Times 28113 – no more PDMs for me.

Posted on Categories Daily Cryptic
Well this puzzle is 13d with good things, I think; two types of wine, an antelope, a capital city I knew, and an egg cell which reminded me of my off piste adventure last week in parsing OVA. Then the best bit was looking up the etymology of 22a (which was something I’d never thought about) and finding it was fun too! Thank you Mr Setter once again.

1 Space travel in chaos (8)
6 Just not opening original text, leading to unease (6)
QUALMS – (E)QUAL = just, not opening; MS = manuscript, original text.
9 Release document one has to vacillate about (6)
WAIVER – I inside WAVER = vacillate.
10 Field boundary run exhausted energy (4,4)
GOAL LINE -GO (run) ALL IN (exhausted) E (energy).
11 Queen of fish? (4)
PARR – double definition, a young salmon and Catherine, 6th wife of Henry VIII.
12 Liberator of Brazil from drugs in turn corrupt (10)
NUTCRACKER – CRACK (drugs) inside (TURN)*. EDIT: CRACK and E, two drugs, as pointed out below. Apparently they don’t use real brazil nuts in the purple ones in Quality Street any more, yet another sign that the end of the civilised world is getting closer.
14 Wine Soviet intelligence secures with credit (5,3)
GRAND CRU – the GRU was the foreign intelligence branch of Soviet forces: into it insert AND CR for ‘with credit’.
16 Keeping a sort of light twinkling all around cell (4)
OVUM – After last week’s debacle when I invented a complicated and obscure explanation for OVA, when it was simply “cells”, I was more ready for this one. UV (sort of light) is reversed, with MO (twinkling) also reversed, around it. Or create MUVO that way then reverse it all around, if you prefer.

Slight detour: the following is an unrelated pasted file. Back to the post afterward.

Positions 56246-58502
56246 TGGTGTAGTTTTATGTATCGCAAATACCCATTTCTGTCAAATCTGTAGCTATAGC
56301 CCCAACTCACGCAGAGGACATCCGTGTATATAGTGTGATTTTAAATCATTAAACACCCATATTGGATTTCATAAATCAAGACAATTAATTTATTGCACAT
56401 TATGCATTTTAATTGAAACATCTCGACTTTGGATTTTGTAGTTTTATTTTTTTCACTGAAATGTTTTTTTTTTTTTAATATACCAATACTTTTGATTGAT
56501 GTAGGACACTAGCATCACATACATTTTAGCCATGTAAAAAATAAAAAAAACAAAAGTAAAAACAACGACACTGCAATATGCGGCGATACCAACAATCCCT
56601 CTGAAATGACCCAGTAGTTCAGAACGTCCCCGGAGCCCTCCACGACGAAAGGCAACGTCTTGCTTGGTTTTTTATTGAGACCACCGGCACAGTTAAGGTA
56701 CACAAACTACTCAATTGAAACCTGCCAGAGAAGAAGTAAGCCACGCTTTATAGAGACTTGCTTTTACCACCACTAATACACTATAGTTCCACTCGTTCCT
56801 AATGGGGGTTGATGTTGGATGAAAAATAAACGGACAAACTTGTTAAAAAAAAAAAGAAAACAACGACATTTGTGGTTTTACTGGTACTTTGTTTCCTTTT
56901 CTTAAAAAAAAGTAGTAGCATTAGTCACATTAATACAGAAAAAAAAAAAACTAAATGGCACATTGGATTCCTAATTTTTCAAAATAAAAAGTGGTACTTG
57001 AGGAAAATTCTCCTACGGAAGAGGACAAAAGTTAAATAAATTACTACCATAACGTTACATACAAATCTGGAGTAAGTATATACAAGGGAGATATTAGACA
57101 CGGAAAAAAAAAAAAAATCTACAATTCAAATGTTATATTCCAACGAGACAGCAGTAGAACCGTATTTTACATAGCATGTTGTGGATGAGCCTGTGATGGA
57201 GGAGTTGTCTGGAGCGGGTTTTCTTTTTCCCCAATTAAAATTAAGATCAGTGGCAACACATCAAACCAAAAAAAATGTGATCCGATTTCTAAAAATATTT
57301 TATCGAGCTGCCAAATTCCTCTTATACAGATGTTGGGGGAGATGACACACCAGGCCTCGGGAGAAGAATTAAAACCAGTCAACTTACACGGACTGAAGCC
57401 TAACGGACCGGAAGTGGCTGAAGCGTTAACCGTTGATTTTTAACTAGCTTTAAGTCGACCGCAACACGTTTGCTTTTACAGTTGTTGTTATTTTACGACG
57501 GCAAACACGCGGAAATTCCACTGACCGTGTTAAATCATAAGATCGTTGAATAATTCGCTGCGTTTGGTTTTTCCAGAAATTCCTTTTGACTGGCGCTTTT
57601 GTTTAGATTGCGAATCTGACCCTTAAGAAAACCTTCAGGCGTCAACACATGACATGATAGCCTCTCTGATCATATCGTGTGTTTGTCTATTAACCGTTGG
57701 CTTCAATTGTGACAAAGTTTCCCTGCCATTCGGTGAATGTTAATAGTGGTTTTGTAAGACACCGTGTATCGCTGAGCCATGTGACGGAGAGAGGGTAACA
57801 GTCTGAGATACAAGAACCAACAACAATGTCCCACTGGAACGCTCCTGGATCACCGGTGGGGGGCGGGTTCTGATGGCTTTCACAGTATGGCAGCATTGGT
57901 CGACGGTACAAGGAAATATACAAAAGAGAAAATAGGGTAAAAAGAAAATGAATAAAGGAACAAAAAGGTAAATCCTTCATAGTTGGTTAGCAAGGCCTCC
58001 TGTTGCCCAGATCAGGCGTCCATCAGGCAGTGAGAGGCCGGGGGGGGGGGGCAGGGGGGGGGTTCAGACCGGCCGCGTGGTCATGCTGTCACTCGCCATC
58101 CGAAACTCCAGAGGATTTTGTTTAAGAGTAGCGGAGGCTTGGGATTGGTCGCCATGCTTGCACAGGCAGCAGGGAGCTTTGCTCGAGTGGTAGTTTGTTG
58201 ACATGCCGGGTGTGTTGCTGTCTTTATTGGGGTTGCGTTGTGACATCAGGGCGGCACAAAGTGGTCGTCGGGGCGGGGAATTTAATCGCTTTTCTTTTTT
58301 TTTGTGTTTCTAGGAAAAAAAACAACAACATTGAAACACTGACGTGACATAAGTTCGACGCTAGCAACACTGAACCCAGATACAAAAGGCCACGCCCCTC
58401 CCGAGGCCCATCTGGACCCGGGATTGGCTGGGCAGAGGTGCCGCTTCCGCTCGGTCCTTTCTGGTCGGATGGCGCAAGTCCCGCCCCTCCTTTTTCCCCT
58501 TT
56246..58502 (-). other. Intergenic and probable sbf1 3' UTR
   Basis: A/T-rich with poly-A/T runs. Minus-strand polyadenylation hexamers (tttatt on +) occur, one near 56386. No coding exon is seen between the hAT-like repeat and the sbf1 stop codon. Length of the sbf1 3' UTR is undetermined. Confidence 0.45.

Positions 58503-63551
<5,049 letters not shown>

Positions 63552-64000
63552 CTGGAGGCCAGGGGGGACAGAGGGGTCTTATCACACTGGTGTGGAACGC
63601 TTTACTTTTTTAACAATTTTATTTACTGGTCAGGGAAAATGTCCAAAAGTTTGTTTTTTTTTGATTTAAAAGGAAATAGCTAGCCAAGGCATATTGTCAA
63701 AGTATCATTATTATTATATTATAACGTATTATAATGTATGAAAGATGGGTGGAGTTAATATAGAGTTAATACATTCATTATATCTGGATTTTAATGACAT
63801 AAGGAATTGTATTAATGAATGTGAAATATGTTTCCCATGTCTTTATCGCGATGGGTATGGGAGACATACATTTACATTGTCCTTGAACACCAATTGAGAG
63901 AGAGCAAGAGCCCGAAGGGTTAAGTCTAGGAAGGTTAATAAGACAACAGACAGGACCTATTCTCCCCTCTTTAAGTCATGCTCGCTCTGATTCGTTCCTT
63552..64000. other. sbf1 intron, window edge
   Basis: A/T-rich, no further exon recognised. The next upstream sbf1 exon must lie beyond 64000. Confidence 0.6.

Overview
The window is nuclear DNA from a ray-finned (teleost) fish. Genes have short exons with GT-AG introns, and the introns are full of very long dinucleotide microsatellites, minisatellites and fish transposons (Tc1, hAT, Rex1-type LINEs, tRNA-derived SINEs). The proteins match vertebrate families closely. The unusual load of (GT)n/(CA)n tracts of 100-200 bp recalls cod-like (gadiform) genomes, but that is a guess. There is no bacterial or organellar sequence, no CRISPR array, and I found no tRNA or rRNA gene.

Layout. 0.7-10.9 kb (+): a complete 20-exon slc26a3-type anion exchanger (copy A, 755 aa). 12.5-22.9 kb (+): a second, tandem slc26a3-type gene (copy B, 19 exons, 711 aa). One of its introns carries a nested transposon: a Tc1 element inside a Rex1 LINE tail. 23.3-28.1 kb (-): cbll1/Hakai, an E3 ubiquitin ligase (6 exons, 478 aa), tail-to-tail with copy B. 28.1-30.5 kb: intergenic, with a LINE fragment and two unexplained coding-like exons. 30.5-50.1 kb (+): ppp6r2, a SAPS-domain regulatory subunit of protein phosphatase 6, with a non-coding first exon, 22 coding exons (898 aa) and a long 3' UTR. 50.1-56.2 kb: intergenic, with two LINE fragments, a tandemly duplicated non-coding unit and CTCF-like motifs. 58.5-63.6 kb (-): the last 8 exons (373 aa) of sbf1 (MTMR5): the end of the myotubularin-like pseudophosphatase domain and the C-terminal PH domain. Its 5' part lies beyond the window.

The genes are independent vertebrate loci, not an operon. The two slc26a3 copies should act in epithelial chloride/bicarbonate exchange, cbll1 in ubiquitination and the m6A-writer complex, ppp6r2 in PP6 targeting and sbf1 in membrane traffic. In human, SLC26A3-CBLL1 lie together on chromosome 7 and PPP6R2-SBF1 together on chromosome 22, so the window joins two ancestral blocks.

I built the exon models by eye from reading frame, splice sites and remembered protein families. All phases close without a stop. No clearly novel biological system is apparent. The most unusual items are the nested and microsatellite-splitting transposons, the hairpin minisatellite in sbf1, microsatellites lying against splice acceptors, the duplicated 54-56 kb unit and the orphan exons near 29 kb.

18 In the past, at this straightaway (4)
ONCE – if you say “at once” it means straightaway.
19 Attempted robbery, good sort of news? (8)
BREAKING – a BREAK IN is an attempted (sometimes successful) robbery, add G for good.
21 Peak stuff, something that sounds a warning (10)
MATTERHORN – MATTER = stuff, HORN = a thing that sounds a warning.
22 On tramp, force paperwork (4)
BUMF – BUM = tramp, F for force. If you’re ready to know, it’s of 19c origin and short for BUMFODDER.
24 Write chapter in story “A Defence against Demons”? (8)
PENTACLE – PEN (write) TALE (story) insert C for chapter. A talisman against evil.
26 Cynic heartlessly keeping our redeveloped hotel for a squat (6)
CROUCH – C C (cynic heartlessly) has (OUR)* inside, then H for hotel.
27 Promise of power, large advantage (6)
PLEDGE – P (power) L (large) EDGE (advantage).
28 The tanks destroyed Asian city (8)
TASHKENT – (THE TANKS)*. Capital of Uzbekistan, home to 2.5 million people.
2 Some to choose from many a large antelope (5)
NYALA – hidden as above. I just love it when an antelope I know comes along.
3 Inventor failing to maintain staff living conditions (11)
ENVIRONMENT – insert MEN (staff) into (INVENTOR)*.
4 Flower girl sick at heart in Romeo’s home (8)